Lisbon traffic turned my holiday into a nightmare

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Lisbon traffic turned my holiday into a nightmare

Lisbon traffic turned my holiday into a nightmare

We departed with one hour delay from Heathrow as there was fog in Lisbon, and they said it is better to stay on the ground, then to be held in the air above Lisbon. Otherwise using British Airways was a pretty pleasant experience, their planes look classy, and the food is ok.

The taxi from the airport charged us 20 euros for 4 people, it was a less than an hour journey to Princess Tea Hotel. On the hotel the comedy started they gave us two rooms on the first floor, no carpet on the floor and smelling of some chemical solution that made u sneeze all the time. I did not intend to change my room initially, but In the evening I had no choice, as I went for my shower I end up with shower bits end pieces in my hands. They agree to give us new rooms on the fourth floor, we lost the wi-fi connectivity but at least there was carpet on the floor, and I could had a decent shower. So my advice if you ever end up checking in Princess Tea, don’t stay on the first floor. Forget to mention that the view on the fourth floor it’s great.

However I do have to make you aware that the windows are badly insulated so if you get there in the winter you might get the chill and hear the traffic in the morning, also the air condition is not working. It is a two star hotel after all, with dodgy tv and no coffee or tea facilities in the room. Staff is however friendly and helpful, breakfast is continental but with plenty of options, no fruits what so ever.

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To see the city I have booked the Hop-on-Hop-off tour planning to do blue line in one day and the red line next day, bad idea as they have only a few buses and the traffic is as chaotic as the city plan. In most of the parts Lisbon buildings are crammed on to each other.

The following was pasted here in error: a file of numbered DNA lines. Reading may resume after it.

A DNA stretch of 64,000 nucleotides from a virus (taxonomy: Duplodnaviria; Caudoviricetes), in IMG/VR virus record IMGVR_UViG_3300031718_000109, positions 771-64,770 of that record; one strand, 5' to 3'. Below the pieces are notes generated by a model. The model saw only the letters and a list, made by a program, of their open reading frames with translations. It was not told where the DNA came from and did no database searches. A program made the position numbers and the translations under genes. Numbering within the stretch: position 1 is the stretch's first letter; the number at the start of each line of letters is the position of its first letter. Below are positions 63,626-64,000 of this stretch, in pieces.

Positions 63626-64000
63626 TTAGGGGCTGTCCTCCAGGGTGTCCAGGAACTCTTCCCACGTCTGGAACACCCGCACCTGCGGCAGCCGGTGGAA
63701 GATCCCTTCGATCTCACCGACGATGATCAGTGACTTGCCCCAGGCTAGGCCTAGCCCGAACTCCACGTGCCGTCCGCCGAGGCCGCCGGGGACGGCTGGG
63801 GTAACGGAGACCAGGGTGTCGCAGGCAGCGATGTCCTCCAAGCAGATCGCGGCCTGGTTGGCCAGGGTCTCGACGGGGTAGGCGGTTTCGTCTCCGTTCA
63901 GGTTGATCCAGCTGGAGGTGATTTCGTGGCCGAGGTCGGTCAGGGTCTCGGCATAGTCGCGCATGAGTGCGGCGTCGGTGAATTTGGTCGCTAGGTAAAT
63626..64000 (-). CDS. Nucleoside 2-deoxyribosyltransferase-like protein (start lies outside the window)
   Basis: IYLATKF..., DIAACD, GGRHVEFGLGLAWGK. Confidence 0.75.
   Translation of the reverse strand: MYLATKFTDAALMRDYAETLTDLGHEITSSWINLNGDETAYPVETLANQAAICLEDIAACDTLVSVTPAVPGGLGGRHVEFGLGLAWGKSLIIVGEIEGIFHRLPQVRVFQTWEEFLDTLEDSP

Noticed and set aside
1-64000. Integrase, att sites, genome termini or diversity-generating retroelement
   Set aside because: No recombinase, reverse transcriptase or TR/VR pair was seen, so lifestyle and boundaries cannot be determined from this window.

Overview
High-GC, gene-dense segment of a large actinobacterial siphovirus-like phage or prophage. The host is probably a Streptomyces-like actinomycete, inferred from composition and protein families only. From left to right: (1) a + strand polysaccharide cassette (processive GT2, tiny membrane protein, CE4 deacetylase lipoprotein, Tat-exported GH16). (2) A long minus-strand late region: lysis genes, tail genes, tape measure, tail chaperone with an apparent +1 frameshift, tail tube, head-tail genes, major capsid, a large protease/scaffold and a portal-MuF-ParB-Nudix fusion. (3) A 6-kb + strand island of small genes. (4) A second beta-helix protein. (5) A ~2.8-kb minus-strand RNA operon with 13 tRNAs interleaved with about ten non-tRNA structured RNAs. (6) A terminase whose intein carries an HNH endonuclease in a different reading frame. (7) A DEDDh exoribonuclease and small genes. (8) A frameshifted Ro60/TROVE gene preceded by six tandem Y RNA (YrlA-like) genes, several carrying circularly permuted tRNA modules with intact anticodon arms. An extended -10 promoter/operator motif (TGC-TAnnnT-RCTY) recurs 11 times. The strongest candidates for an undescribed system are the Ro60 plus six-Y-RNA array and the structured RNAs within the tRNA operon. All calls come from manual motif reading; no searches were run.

Lisbon traffic turned my holiday into a nightmare

Footy Travels #13: Lisbon

Lisbon’s traffic isn’t the worst I’ve ever seen so taxis can be doable, though on matchday one might want to consider using the metro. Benfica‘s Estadio La Luz is on the blue line and stops right outside the ground. As does the green or yellow line to

If you plan to walk be aware that is quite hilly city. In some places they are no traffic lights and you need to be double careful when you cross the street. To my surprise they are more pastry shops then in Paris. Also you should work on your portuguese as not many of the locals speak english. Some of the new buildings have a very interesting futuristic architecture, but the new city doesn’t merge with the old city like in other places. On the second day of the tour we had to wait more than one hour for the bus because of the traffic, some of the streets are way to narrow to try to squeeze cars, buses and trams all on the same route.

On the blue bus route the most important attraction is the Vasco, with it’s modern buildings , with ship and yacht shapes and the Lisbon ball room. On the red route the main attraction is Belem , with Torro de Belem, Centro Cultural de Belem and Mosteiro des Jeronimos. Both routes meet in 5 or 6 places, like Caie de Soidre , where EMSA centre can also be found (I almost got a job with them once – no hard feelings however). That is for now more on this story will follow soon.

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